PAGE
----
This guide is intended to help you identify and locate scholarly and non-scholarly resources (books, articles, etc.) on the subject of economics. On this guide you'll also find info. on library services, research tips, career info., etc.
SOMA collects data for new residential construction. The SOMA reports provide information on amenities, rent/sales price levels, number of units, type of building, and the number of units taken off the market (absorbed).
Administered by the USDA, NASS provides statistical reports on nearly every aspect of agriculture in the United States. Average prices of various grain, vegetable, and fruit crops over a string of years can be generated via the website's "QuickStats" search engine feature.
Agricultural Statistics is published each year to meet the diverse need for a reliable reference book on agricultural production, supplies, consumption, facilities, costs, and returns. National Agricultural Statistics Service (NASS), U.S. Department of Agriculture (USDA) and various USDA agencies collaborated in furnishing the information in these publications. An agency contact is provided for each table. The chapters of the Agricultural Statistics publications are organized into individual PDF (Portable Document Format) documents.
The Current Industrial Report (CIR) program has been providing monthly, quarterly, and annual measures of industrial activity for many years. The primary objective of the CIR program is to produce timely, accurate data on production and shipments of selected products. The data are used to satisfy economic policy needs and for market analysis, forecasting, and decision-making in the private sector. As of January of 2012, the Census Bureau has discontinued the CIR Program. The CIR's give quantity and value of units. Dividing the Quantity into the Value results in an average price.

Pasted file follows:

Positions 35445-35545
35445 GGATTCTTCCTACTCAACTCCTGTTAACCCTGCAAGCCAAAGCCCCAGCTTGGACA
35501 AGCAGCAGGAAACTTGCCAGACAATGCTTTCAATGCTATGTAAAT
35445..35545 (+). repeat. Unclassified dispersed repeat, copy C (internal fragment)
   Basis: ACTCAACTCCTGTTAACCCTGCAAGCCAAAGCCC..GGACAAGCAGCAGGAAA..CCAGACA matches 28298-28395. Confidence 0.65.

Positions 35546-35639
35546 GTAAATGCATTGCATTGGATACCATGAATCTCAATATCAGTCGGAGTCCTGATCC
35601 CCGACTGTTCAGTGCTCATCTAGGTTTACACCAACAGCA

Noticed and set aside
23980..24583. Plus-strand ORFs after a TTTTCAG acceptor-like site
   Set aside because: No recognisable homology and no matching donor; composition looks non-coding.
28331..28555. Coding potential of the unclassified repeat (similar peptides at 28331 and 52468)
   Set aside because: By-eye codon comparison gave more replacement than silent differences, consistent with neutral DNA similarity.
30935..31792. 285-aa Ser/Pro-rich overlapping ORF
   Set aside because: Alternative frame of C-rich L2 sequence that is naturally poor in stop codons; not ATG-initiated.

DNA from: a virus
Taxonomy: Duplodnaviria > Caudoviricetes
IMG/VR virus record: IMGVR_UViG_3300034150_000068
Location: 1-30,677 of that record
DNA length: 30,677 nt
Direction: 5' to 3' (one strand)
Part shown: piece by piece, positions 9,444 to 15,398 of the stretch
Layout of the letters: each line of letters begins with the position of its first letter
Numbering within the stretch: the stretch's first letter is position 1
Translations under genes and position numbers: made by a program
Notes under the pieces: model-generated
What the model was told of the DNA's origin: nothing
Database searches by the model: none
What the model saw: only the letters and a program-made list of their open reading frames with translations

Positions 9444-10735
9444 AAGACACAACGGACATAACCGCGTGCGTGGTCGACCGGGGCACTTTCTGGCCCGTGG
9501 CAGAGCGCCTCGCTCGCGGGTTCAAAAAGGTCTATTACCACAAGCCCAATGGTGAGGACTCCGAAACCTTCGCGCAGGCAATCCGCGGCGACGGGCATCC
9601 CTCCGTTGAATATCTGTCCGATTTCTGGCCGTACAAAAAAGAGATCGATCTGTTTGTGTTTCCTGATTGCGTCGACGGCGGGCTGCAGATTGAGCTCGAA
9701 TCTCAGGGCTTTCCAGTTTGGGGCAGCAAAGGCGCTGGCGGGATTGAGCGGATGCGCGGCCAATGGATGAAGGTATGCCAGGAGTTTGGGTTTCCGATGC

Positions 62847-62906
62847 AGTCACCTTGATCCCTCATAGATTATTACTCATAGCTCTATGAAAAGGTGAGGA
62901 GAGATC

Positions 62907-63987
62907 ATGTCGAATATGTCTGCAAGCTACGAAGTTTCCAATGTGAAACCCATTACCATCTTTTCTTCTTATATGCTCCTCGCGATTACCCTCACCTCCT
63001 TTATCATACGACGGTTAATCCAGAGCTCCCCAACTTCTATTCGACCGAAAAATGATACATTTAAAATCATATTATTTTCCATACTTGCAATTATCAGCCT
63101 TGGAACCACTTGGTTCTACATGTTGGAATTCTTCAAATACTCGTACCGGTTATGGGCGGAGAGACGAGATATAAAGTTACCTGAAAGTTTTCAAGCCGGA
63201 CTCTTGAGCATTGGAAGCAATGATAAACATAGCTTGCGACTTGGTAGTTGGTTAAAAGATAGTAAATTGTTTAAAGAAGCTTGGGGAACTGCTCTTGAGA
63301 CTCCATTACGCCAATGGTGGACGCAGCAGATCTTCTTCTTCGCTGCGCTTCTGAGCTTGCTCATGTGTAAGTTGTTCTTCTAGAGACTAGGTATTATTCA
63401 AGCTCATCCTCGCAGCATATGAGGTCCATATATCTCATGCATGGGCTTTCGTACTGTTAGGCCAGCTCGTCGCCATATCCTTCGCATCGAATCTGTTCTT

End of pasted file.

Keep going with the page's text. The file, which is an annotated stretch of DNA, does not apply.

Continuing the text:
The BLS keeps and provides statistics on employment and unemployment and compensation among other topics. They also publish the excellent Occupational Outlook Handbook, which summarizes working conditions, pay, and training required for a wide range of occupations.
The Consumer Price Index (CPI) is a measure of the average change over time in the prices paid by urban consumers for a market basket of consumer goods and services. Indexes are available for the U.S. and various geographic areas. Average price data for select utility, automotive fuel, and food items are also available.
Available from April 1995 forward, this monthly publication is prepared by the Council of Economic Advisers for the Joint Economic Committee. It provides economic information on gross domestic product, income, employment, production, business activity, prices, money, credit, security markets, Federal finance, and international statistics.